That, of course, paints a rather worrying picture of the future. A platform where Facebook writes (and rewrites) the rules to its own benefit is going to be a platform where it will be able to operate largely unchecked. A platform where its core business of advertising practically means that users are the commodity, not the customer. Facebook OS’ success will largely depend on how much users trust Facebook and the sad reality is that the majority of the world does.

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Britain in talks with 6 firms about building gigafactories for EV batteries



Britain in talks with 6 firms about building gigafactories for EV batteries

Britain is in talks with six companies about building gigafactories to produce batteries for electric vehicles (EV), the Financial Times reported on Wednesday, citing people briefed on the discussions.

Car makers Ford Motor Co and Nissan Motor Co Ltd, conglomerates LG Corp and Samsung, and start-ups Britishvolt and InoBat Auto are in talks with the British government or local authorities about locations for potential factories and financial support, the report added .


(Reporting by Kanishka Singh in Bengaluru; Editing by Himani Sarkar)

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EBay to sell South Korean unit for about $3.6 billion to Shinsegae, Naver



eBay Sells Classifieds Business For Nearly  Billion – WebProNews

EBay will sell its South Korean business to retailer Shinsegae Group and e-commerce firm Naver for about 4 trillion won ($3.6 billion), local newspapers reported on Wednesday.

EBay Korea is the country’s third-largest e-commerce firm with market share of about 12.8% in 2020, according to Euromonitor. It operates the platforms Gmarket, Auction and G9.

Shinsegae, Naver and eBay Korea declined to comment.

Lotte Shopping had also been in the running, the Korea Economic Daily and other newspapers said, citing unnamed investment banking sources.

South Korea represents the world’s fourth largest e-commerce market. Driven by the coronavirus pandemic, e-commerce has soared to account for 35.8% of the retail market in 2020 compared with 28.6% in 2019, according to Euromonitor data.

Shinsegae and Naver formed a retail and e-commerce partnership in March by taking stakes worth 250 billion won in each other’s affiliates.

($1 = 1,117.7000 won)


(Reporting by Joyce Lee; Editing by Edwina Gibbs)

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Canada launches long-awaited auction of 5G spectrum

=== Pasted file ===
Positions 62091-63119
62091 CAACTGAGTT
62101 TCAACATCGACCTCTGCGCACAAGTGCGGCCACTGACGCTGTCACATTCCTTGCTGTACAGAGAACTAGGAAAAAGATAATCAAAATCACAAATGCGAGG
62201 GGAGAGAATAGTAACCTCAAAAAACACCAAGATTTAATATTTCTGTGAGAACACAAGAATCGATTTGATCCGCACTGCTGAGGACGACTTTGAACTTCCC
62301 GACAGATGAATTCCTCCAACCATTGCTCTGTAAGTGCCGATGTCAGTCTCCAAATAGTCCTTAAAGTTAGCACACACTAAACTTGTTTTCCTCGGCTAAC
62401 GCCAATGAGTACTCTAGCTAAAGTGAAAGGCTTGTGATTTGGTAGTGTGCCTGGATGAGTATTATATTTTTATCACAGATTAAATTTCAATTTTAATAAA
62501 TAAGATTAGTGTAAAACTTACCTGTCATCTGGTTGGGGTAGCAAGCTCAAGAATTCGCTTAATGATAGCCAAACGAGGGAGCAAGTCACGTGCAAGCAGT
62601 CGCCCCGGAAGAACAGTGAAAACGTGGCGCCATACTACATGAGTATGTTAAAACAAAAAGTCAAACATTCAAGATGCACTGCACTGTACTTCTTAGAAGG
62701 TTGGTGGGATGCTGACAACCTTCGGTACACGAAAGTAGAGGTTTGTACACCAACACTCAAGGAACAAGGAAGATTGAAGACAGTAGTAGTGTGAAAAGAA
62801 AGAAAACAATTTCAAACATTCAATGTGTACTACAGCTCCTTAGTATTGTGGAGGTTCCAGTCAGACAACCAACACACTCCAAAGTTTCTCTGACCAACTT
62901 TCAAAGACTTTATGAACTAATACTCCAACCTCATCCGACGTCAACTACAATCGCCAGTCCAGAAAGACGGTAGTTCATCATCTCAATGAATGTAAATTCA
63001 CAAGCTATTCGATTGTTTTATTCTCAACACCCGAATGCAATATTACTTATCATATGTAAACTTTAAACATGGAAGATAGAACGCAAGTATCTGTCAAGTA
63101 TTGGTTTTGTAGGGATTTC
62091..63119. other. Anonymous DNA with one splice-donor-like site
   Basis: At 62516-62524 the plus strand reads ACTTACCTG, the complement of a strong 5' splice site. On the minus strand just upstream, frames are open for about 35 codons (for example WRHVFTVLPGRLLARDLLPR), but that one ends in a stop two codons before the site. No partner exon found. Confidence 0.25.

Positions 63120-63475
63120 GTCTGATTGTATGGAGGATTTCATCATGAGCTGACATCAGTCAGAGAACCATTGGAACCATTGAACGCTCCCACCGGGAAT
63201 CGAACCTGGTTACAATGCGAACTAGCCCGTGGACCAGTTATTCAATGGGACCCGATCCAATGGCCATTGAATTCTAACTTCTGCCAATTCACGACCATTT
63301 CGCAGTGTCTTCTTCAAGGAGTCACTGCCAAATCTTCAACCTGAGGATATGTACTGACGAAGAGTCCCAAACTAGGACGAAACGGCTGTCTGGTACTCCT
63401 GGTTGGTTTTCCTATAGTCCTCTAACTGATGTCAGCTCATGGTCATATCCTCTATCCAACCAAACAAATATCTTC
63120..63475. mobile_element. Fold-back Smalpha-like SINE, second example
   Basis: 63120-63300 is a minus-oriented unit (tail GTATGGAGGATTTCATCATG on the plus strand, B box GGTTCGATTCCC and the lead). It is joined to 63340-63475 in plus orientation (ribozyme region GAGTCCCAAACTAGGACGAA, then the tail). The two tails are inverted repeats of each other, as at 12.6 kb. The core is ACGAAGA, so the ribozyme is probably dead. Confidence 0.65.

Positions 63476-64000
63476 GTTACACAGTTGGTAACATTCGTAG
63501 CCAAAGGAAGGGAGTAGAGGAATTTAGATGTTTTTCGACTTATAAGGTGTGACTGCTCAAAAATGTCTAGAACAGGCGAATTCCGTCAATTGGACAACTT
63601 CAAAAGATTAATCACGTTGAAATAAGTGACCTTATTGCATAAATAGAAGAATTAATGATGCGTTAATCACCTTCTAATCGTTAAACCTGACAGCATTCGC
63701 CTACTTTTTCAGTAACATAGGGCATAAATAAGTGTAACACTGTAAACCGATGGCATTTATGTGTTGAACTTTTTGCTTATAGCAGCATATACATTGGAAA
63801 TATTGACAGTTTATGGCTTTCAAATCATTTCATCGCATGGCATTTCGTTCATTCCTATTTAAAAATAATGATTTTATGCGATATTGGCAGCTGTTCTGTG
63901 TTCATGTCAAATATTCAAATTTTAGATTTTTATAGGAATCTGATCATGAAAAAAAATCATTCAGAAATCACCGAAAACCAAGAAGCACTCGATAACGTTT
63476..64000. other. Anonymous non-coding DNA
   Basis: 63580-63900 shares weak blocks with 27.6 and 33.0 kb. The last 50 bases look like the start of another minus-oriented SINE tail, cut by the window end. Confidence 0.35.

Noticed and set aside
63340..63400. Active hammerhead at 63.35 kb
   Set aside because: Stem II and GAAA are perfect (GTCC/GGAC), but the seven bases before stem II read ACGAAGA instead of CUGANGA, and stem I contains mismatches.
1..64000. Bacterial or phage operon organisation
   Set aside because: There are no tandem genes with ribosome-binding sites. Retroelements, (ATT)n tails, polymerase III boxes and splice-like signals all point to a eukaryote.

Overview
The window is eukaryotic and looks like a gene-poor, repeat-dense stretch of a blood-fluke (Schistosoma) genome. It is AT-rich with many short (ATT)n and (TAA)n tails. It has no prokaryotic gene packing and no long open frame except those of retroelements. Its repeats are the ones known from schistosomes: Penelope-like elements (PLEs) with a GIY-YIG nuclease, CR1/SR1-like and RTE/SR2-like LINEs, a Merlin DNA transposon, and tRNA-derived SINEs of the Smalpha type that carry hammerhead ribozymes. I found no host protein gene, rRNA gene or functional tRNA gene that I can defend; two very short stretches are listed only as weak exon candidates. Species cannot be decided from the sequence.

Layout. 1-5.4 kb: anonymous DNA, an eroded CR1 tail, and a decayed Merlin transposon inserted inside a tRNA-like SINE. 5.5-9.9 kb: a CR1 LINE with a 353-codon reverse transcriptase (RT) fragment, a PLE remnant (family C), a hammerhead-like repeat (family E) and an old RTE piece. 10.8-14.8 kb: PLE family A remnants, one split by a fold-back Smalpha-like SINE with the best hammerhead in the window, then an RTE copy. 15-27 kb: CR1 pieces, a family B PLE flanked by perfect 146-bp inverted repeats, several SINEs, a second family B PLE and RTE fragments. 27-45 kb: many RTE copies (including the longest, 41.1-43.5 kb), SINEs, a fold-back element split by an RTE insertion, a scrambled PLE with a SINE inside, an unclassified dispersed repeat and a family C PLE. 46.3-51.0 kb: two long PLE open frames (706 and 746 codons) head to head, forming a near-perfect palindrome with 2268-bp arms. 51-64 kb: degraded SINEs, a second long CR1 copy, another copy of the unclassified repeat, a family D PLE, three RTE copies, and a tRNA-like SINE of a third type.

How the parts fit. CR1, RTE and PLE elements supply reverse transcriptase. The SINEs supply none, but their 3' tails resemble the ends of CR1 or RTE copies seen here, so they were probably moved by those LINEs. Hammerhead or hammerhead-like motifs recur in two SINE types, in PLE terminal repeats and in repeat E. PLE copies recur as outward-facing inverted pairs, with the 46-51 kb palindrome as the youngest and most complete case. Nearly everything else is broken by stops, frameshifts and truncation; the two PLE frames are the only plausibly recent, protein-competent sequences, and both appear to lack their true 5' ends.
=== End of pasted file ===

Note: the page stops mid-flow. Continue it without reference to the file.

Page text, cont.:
Canada launches long-awaited auction of 5G spectrum

Canada is set to begin a hotly anticipated auction of the mobile telecommunications bandwidth necessary for 5G rollout, one that was delayed more than a year by the pandemic.

The 3,500 MHz is a spectrum companies need to provide 5G, which requires more bandwidth to expand internet capabilities.The auction, initially scheduled for June 2020, is expected to take several weeks with Canadian government selling off 1,504 licenses in 172 service areas.

Smaller operators are going into the auction complaining that recent regulatory rulings have further tilted the scales in the favour of the country’s three biggest telecoms companies – BCE, Telus and Rogers Communications Inc – which together control around 90% of the market as a share of revenue.

Canadian mobile and internet consumers, meanwhile, have complained for years that their bills are among the world’s steepest. Prime Minister Justin Trudeau’s Liberal government has threatened to take action if the providers did not cut bills by 25%.

The last auction of the 600 MHz spectrum raised C$3.5 billion ($2.87 billion) for the government.

The companies have defended themselves, saying the prices they charge are falling.

Some 23 bidders including regional players such as Cogeco and Quebec’s Videotron are participating in the process. Shaw Communications did not apply to participate due to a $16 billion takeover bid from Rogers. Lawmakers and analysts have warned that market concentration will intensify if that acquisition proceeds.

In May, after Canada‘s telecoms regulator issued a ruling largely in favour of the big three on pricing for smaller companies’ access to broadband networks, internet service provider TekSavvy Inc withdrew from the auction, citing the decision.

Some experts say the government has been trying to level the playing field with its decision to set aside a proportion of spectrum in certain areas for smaller companies.

Gregory Taylor, a spectrum expert and associate professor at the University of Calgary, said he was pleased the government was auctioning off smaller geographic areas of coverage.

In previous auctions where the license covered whole provinces, “small providers could not participate because they could not hope to cover the range that was required in the license,” Taylor said.

Smaller geographic areas mean they have a better chance of fulfilling the requirements for the license, such as providing service to 90% of the population within five years of the issuance date.

The auction has no scheduled end date, although the federal ministry in charge of the spectrum auction has said winners would be announced within five days of bidding completion.

($1 = 1.2181 Canadian dollars)


(Reporting by Moira Warburton in Vancouver; Editing by David Gregorio)